Is it the wrong X trail

May 20, 2005
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I'm picking up the X trail on Saturday, but I'm a bit worried that I may have picked the wrong one. Its the 2.0i sport petrol looking at this and other web sites it seems every one has the 2.2 diesel

anyone have the model I am getting and if so whats it like towing.
 
Mar 29, 2006
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Dare to be different, and stop worrying.

I pick up an Astra Cabrio Saturday and it won't even pull my caravan. Doh!

The petrol X trail will be great I'm sure. Slightly less power but quieter and not as messy when filling up.

Enjoy
 
May 20, 2005
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I'm a born worrier the wife says, so it must be true, she's never wrong.

If I'd bought the diesel I'd worry about the first time I'd put petrol in it by mistake.
 
Dec 16, 2003
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Deisel has the torque and grunt at low RPM to tow the van and should be more economical!

I guess it depends on how often and how far you intend to tow!

With two litre petrol v 2.2 diesel I would be going for the diesel>

Sorry PaulA , but you may regret your choice I think!
 
Jul 21, 2005
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We tow our 2005 Bailey Ranger 500/5 with our x-trail Sport 2.0i Petrol (51 plate) and have no concerns at all. Like you when I bought it I probably would have prefered the diesel but the budget wouldnt stretch to the newer 2.2dci so I went for the petrol which I believe is actually more powerful than the 'older' diesels. The outfit is totally stable and in fact last year on the (almost deserted) M6 toll road I found the speed creeped up to 'slightly naughty' levels without us noticing. The only time the lack of torque can cause problems is we sometims have to change down to 4th to accelerate up motorway inclines if we have slowed 50-55mph. It needs to be fairly steep before we need to change down to maintain 60mph. The outfit actually cruises slightly better at 65mph which equates to just over 3000rpm where it is more in the 'power band' but I will probably upset a few people by saying that. One thing to bear in mind is the cars surprisingly low (for a 4x4) kerbweight which even surprised a few of the dealers when we were shopping for the van. We have even towed our boat which is bang on the cars max tow weight, but although we had no problems, it was not very enjoyable - boats never look safe on trailers to me!
 
Dec 16, 2003
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PaulA. I towed caravans for years with 2 litre petrol cars and they were OK.

But the diesel I find is easier, but you'll be OK as David says.

On a lighter note if I were David I would think about grabbing his Car,Van and Passport and emigrating quickly today after what he posted above ;-)

I'm saying no more ;-0
 
Mar 14, 2005
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I'm on the 3rd X diesel and at 60+ mph the revs are 2000 so it should sound more relaxed and you have 6 gears on the diesel

I find that towing at 60mph with the X means that you are overtaken by lorries etc.I have come to the conclusion that 65mph is more like a true 60.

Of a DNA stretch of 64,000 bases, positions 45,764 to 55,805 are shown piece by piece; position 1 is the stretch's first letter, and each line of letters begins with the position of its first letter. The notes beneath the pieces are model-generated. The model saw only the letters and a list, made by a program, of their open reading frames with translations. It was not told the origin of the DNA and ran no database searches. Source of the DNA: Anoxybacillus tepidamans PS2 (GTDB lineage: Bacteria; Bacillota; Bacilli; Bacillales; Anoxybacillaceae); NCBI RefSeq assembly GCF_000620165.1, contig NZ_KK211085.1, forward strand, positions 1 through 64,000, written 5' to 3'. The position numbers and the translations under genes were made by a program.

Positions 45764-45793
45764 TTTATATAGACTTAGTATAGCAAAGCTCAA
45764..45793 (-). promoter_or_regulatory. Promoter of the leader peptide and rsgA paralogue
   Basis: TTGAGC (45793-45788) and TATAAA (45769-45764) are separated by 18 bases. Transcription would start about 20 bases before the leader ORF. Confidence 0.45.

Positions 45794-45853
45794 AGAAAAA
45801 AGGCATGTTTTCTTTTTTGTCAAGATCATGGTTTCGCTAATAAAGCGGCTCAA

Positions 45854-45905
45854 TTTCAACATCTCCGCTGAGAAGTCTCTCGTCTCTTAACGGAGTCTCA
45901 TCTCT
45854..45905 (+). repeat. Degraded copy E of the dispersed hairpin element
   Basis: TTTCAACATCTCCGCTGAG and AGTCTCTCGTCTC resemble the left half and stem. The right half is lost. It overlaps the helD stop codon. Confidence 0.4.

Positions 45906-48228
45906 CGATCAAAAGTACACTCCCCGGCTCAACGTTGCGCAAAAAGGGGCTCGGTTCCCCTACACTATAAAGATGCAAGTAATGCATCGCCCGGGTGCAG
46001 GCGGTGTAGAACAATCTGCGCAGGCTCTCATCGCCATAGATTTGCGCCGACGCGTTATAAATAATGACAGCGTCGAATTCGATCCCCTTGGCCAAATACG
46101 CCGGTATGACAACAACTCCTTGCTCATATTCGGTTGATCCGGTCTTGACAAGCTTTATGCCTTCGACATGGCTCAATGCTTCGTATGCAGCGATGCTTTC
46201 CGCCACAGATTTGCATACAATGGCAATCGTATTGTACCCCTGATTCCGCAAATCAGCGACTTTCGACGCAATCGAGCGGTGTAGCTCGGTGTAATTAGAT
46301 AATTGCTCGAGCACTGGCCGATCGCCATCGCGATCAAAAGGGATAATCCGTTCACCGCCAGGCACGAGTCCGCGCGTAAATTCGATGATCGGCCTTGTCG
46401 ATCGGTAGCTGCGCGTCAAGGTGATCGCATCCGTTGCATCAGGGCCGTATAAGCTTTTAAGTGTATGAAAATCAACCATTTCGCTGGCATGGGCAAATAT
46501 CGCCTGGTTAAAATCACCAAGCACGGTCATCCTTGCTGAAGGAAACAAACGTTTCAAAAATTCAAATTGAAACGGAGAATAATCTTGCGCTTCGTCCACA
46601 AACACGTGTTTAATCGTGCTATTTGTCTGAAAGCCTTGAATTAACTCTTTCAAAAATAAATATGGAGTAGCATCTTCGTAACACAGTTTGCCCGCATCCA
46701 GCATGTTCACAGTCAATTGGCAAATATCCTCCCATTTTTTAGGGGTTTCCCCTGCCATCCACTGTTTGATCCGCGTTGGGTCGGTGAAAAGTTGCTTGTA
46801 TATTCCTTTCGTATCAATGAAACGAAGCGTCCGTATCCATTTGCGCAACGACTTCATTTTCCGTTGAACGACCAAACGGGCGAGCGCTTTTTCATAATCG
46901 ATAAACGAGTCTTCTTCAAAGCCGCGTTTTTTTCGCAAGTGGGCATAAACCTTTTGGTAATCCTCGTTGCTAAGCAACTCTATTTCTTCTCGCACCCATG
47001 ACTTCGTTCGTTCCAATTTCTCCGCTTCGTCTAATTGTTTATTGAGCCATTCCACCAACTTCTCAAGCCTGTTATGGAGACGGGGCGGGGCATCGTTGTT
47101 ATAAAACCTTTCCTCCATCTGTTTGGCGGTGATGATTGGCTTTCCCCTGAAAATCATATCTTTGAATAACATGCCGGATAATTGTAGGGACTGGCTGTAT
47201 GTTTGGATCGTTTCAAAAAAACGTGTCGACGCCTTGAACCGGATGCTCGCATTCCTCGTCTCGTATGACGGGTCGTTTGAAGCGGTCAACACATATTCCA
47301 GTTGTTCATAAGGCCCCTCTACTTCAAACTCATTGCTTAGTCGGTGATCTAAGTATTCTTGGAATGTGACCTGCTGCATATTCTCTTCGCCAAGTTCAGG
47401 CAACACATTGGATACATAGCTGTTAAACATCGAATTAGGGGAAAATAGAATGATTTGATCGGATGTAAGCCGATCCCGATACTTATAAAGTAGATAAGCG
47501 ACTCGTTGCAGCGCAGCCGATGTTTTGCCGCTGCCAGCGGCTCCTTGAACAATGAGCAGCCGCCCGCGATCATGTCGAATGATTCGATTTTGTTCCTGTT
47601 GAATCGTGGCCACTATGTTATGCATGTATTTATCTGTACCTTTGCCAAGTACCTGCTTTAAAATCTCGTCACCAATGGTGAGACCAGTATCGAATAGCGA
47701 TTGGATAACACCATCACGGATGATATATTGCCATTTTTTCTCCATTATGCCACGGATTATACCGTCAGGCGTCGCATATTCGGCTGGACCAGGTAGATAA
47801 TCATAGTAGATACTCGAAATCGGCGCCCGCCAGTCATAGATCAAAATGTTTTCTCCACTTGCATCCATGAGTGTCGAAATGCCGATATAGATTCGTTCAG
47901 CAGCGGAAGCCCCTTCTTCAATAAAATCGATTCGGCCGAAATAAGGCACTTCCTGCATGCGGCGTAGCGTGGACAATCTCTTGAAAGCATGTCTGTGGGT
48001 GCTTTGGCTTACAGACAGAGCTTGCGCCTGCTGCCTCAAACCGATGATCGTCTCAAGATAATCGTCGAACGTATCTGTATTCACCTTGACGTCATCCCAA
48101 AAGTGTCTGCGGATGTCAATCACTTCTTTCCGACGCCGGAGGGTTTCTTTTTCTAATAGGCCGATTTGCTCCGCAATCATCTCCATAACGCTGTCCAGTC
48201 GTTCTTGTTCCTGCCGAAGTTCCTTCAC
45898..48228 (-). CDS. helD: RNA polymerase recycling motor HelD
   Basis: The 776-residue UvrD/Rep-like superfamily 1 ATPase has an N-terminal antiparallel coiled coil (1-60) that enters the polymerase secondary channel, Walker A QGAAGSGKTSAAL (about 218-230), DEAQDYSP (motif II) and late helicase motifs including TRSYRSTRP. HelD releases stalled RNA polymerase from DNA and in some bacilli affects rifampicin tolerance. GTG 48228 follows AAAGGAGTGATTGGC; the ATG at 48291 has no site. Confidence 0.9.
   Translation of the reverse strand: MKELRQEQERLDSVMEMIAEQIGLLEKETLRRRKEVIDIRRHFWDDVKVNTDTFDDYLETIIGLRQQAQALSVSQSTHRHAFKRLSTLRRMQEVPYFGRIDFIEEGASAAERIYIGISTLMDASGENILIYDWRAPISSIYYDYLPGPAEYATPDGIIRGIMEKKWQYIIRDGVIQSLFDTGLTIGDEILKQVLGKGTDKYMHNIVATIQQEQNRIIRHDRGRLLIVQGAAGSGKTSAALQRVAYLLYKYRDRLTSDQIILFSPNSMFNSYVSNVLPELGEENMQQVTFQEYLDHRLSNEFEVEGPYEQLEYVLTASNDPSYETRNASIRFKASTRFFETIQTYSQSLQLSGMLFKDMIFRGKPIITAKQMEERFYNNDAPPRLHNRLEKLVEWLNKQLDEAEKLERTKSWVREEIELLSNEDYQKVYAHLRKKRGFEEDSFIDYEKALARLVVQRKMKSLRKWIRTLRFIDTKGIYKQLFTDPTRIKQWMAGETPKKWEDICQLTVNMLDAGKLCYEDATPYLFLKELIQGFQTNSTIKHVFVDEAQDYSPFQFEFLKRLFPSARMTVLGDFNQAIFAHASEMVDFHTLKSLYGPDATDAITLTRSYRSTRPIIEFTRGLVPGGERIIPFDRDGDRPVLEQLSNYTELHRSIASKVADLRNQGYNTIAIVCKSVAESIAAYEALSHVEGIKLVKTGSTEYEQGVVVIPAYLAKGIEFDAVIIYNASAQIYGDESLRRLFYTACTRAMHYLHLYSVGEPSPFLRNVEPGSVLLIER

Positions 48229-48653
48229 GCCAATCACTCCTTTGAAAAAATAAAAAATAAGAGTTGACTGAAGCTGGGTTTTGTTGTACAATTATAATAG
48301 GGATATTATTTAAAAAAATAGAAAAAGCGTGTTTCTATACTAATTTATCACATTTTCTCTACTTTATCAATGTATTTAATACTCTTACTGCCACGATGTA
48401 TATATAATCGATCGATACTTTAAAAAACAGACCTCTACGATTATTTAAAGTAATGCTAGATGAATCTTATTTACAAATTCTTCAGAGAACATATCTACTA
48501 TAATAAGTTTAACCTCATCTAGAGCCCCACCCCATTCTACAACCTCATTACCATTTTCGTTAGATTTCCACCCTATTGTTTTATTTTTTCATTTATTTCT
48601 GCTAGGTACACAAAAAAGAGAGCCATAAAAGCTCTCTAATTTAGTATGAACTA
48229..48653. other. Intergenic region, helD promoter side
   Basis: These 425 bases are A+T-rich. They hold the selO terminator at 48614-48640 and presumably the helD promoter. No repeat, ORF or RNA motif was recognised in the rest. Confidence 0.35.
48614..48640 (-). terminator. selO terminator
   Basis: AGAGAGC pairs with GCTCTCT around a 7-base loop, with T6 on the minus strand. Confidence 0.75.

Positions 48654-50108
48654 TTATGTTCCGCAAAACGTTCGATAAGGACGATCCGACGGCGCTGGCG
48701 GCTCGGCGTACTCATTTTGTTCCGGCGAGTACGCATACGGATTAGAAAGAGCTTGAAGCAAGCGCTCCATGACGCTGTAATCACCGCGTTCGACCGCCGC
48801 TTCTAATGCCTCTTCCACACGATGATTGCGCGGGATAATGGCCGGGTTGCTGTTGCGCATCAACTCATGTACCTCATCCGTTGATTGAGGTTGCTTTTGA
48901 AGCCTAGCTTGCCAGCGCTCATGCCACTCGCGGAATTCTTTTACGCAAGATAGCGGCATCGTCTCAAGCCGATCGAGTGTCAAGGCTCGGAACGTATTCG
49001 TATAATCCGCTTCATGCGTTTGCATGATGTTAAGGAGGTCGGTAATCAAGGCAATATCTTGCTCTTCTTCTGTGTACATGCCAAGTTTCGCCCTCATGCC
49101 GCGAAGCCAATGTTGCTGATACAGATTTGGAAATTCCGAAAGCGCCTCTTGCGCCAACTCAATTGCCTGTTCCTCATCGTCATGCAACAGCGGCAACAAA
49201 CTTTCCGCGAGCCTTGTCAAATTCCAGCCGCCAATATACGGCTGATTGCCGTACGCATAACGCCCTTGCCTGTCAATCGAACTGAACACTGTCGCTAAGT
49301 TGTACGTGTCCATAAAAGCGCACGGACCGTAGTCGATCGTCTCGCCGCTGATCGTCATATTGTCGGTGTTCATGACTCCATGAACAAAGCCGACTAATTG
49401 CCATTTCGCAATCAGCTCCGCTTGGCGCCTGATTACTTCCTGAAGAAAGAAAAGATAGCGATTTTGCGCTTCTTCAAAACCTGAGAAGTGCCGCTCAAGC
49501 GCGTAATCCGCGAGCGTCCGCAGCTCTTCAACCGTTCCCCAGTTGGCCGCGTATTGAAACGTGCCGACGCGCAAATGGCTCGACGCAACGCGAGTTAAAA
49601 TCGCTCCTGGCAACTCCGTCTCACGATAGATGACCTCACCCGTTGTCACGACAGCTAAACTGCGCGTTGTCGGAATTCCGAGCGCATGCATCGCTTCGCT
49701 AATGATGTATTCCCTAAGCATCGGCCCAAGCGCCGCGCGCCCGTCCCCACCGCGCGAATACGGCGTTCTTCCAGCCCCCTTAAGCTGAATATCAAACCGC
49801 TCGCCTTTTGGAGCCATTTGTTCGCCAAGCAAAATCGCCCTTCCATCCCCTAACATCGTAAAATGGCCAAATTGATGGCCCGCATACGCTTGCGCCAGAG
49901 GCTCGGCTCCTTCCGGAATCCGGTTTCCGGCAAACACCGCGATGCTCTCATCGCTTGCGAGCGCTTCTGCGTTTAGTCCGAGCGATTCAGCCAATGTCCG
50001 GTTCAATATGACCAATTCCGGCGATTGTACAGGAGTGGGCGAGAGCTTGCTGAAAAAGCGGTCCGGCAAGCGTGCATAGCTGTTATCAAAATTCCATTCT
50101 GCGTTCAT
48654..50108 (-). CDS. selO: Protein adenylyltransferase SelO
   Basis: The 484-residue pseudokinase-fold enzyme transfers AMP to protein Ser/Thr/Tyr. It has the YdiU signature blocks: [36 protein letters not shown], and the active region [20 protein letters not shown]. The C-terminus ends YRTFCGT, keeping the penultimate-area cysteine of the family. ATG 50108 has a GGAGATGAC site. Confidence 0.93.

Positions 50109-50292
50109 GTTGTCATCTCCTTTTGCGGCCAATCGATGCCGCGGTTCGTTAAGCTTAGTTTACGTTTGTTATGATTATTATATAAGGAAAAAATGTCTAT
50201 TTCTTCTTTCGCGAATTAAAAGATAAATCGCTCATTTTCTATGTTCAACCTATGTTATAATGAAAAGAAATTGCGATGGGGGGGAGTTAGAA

My camera detector also seems of this opinion !!
 
Dec 16, 2003
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If you have or can borrow a good GPS you should find how accurate your speedo is.

On one of my cars the speedo reads 3mph over and the other 4mph

My wifes car reads 2mph over and her sports car 8mph over and my friends Shogun 6mph over.

Weve tried my GPS and two other brands of GPS and they indicate the same as my Garmins.

So you could find that you are driving legaly with your vans in the UK ;-) and not quite as fast as you think!
 
Dec 30, 2009
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With the 10% tollerence you are aloud by law for the seedo not being accuate you are right that the gps is indeed more accurate. I wonder however if this would stack up in a court of law.

M Lord I was doing 60 according to my gps but yes I was travelling at 69 mph on the clock!!!!!

Any thoughts?
 
Dec 16, 2003
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A few friends and associates have checked out a number of vehicles with GPS and some friends have access to a calibrated speed gun so as far as we can tell the GPS is pretty good on LEVEL Ground, this also seems to be supported by all the reports on GPS as well.

Other people I know of checked the GPS units against a set road distance used by the police I undersatnd and that also proved very accurate.

All the speedo's I know of overstate the speed, so taking it that the police and authrities use accurate callibrated speed guns/traps I can't see how your theory works!

If the cars speedo reads 60 I'm doing 57 and if it reads 70 I'm doing 67. If the Gps says I'm doing 60 speedo says 63 and at 70 the speedo says 73.

The only way you could have a problem is if the speedo under reads the speed, and so far we haven't found any that do.
 
Dec 16, 2003
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A few friends and associates have checked out a number of vehicles with GPS and some friends have access to a calibrated speed gun so as far as we can tell the GPS is pretty good on LEVEL Ground, this also seems to be supported by all the reports on GPS as well.

Other people I know of checked the GPS units against a set road distance used by the police I undersatnd and that also proved very accurate.